The Plague Village.

The picturesque village of Eyam found in the beautiful Derbyshire countryside is not the place you would associate with a disaster which wiped out half the population of this typical English village.

The Bubonic plague arrived in August 1665 and was brought in on a delivery of cloth for George Viccars who was the Tailor in Eyam, apparently the cloth was wet on delivery so he unfolded it and placed it next to an open fire outside. This released the infected fleas which had been brought in on the cloth from London. George Viccers was the first person to die from the plague as he was probably the first person to have been bitten by the infected fleas, he died from a terrible fever on the 7th of September 1665.

The photograph on the right shows one of the plague cottages where George Viccars was the first to succumb to the Bubonic plague.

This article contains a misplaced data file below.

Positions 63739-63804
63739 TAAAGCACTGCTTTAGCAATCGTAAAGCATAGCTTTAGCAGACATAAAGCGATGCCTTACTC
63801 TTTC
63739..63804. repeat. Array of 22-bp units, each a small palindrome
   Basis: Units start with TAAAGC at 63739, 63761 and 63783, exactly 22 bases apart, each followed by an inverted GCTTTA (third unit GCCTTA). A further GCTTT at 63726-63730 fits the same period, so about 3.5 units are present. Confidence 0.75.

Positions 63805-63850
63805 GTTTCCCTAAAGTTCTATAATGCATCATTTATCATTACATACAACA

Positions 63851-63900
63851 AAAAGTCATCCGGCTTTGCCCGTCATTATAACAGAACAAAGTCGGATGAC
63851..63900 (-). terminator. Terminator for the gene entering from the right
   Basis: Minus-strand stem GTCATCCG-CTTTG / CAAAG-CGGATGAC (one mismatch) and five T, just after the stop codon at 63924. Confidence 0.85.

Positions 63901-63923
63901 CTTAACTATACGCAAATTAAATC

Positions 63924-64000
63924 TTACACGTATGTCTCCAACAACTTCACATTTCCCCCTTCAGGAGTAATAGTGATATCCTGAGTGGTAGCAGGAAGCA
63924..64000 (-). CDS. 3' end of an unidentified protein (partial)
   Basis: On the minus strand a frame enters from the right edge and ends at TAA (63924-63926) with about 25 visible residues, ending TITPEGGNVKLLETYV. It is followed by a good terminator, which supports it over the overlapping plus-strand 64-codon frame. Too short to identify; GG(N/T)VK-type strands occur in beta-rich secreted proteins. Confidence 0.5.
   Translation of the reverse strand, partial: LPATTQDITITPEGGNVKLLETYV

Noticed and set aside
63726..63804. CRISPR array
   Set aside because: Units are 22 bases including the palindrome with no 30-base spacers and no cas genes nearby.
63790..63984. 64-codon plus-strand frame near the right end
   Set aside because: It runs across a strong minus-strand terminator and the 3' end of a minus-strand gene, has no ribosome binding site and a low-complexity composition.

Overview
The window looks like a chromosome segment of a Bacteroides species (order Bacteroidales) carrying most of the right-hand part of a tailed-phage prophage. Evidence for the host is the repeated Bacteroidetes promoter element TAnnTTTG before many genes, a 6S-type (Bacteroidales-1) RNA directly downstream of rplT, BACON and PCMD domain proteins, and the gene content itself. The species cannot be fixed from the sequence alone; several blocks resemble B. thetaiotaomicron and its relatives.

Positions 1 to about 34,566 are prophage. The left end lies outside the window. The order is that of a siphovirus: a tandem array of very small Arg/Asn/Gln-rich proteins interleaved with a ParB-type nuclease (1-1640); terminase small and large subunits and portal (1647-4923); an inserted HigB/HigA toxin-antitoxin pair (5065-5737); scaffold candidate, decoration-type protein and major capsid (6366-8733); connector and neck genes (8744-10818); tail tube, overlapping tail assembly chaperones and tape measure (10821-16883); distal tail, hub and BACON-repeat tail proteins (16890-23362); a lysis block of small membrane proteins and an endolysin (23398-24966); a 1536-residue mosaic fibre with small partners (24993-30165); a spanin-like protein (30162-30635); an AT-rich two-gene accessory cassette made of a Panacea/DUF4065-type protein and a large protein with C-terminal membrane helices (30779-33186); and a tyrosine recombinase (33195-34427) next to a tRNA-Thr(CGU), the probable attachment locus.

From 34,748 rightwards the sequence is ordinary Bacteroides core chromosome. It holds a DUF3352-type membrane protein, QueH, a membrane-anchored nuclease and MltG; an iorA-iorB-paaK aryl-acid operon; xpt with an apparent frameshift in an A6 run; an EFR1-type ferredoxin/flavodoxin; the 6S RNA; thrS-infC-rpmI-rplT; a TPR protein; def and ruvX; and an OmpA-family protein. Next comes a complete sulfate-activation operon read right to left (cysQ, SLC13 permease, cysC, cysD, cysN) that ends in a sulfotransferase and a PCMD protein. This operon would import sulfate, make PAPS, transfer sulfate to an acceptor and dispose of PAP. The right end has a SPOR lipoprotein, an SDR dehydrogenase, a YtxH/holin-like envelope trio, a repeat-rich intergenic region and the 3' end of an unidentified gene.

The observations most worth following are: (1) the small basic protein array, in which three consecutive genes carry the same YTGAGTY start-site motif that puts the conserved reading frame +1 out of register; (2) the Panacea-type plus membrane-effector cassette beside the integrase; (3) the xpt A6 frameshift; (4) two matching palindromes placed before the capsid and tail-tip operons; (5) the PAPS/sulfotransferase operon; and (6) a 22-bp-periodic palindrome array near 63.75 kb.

Over time the plague started spreading throughout the village, it was decided that church services would be held outdoors at nearby Cucklett Delf to hopefully slow down the spread of the disease. The Reverend Wlliam Mompesson asked the villagers to remain within the confines of the village to stop the plague from spreading outwards to other communities.

To try to slow down the chance of cross infection food was brought to the outside of the village and left at the Boundary stone or Mompesson’s Well for the villagers to pick up. Payment was made by leaving coins in a container of vinegar which would act like a disinfectant and stop the plague spreading to the outside world.

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